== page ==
The Monday evening potluck taking place inside the phone-bank building contrasted the exterior. While both were covered in signs with various Democratic officials’ names, outside, a small paper attached to an electrical pole read: “Neighbors will tow, more parking is available on Zuni and Taos.” Behind the building, one local had even sectioned off his portion of the road with tarp and a handmade poster. Once inside, however, the atmosphere was friendly and warm. The phone bankers’ patience seemed sincere, even while one of them apologized over her cell phone for interrupting someone’s dinner hour.
When it comes to political campaigning, robocalls have become a notable way of getting the word out. If you have a landline or provided a number when you registered to vote, then you've probably already been subjected to a prerecorded message about a political candidate. Volunteers in Santa Fe, however, still hold live phone banks to remind people of the upcoming election. One of the images that comes to mind is a room full of smiling people waiting to receive your donation during a benefit concert on television. Political phone banks are slightly different; they call you.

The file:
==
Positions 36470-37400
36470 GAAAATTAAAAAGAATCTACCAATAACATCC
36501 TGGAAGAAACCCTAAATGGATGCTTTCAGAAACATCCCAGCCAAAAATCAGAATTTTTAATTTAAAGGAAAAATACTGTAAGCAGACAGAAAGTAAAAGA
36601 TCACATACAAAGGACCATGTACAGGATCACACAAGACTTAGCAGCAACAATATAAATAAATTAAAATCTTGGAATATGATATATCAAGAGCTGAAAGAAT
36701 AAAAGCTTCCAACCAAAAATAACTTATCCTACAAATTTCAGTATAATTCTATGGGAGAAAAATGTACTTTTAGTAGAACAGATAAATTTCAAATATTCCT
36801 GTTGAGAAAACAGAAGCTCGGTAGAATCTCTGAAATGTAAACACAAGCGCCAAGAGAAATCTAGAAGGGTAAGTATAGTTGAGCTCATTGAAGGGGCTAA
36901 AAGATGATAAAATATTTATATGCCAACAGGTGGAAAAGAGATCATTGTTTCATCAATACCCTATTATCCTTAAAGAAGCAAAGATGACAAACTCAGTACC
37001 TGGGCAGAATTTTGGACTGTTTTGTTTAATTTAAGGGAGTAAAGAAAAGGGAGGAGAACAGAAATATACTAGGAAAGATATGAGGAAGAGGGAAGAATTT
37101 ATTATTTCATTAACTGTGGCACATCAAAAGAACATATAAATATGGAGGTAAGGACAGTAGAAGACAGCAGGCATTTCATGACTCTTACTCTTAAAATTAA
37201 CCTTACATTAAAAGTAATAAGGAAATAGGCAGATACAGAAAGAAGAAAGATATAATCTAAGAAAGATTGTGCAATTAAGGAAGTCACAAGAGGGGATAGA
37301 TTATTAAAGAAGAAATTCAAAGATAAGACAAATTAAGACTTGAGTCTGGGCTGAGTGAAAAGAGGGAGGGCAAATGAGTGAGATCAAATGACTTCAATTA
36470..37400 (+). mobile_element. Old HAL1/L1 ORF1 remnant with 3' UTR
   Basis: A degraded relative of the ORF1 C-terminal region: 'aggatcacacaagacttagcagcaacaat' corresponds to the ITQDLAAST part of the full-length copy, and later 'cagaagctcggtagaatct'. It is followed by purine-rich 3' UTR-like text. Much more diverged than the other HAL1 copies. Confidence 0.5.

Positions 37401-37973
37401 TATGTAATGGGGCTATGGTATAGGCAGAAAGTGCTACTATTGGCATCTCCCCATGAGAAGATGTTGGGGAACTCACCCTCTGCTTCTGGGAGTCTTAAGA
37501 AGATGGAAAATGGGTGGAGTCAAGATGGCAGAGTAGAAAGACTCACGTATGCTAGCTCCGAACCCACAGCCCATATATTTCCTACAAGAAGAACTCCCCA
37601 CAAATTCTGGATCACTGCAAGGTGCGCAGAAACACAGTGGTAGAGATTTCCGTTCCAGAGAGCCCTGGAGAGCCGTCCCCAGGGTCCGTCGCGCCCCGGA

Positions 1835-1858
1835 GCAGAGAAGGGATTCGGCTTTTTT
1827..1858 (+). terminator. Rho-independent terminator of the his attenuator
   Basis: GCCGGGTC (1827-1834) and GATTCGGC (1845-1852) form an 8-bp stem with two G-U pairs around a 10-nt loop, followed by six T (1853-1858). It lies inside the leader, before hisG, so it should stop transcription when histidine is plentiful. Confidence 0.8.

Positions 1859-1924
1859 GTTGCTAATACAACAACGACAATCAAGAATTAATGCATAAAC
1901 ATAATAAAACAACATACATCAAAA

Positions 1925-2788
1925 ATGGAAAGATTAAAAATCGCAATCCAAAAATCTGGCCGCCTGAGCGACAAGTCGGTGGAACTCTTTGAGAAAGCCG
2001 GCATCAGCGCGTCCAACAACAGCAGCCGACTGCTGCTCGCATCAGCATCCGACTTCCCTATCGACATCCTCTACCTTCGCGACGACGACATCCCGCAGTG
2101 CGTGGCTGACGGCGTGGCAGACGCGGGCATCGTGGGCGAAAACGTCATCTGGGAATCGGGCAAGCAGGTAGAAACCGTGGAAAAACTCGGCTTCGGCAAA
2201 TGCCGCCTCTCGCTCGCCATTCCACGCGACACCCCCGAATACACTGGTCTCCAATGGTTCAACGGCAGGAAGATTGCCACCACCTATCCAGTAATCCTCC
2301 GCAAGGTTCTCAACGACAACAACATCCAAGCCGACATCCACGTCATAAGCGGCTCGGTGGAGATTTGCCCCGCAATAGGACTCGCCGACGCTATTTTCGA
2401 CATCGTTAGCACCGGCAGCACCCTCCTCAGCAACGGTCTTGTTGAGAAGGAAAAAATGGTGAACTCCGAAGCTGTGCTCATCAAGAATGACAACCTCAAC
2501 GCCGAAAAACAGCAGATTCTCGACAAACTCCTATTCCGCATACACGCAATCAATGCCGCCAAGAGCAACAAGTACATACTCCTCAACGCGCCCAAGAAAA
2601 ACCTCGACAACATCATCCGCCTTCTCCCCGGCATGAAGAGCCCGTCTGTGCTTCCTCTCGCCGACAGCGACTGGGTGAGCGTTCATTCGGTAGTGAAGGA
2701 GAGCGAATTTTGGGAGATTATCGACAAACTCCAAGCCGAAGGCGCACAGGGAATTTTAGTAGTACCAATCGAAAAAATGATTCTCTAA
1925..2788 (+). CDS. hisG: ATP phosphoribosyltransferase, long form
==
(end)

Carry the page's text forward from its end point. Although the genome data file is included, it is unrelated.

According to Ruth Kovnat, a retired law professor from the University of New Mexico, the content of these volunteers' phone calls is entirely different from robocalls. The goal is to inform people of deadlines, early voting dates and—this year, specifically—to let them know that New Mexico will not have straight-party voting on the Nov. 6 ballot. Voters will have to mark all their preferred candidates. Kovnat only provides information about a candidate's policy if the person on the other end of the line is interested.
While there are several shifts throughout the week, Kovnat and her husband prefer to volunteer once a week on Mondays. Ruth Kovnat has been volunteering for more than a month, but on this particular week has forgotten to bring a potluck item. Each shift takes several hours—no set time, only the amount of time it takes for her to work through the list of phone numbers she's been provided. She reacts positively to most situations and says that becoming frustrated after the phone calls is an exception and not the norm for her. She stays positive because "the spirit of everybody us spurs us on."
Kovnat and her fellow volunteers try to be active with other portions of the elections this year as well. She will vote early, act as a poll watcher—which is a paying gig—and recently helped registered voters at Santa Fe Community College. She shifts gears from her phone-bank mindset to remind me to register to vote, then ushers me over to another woman who whips out a registration sheet for me to fill out to complete my evening.
Blanca Olivas is a student at the Santa Fe University of Art and Design.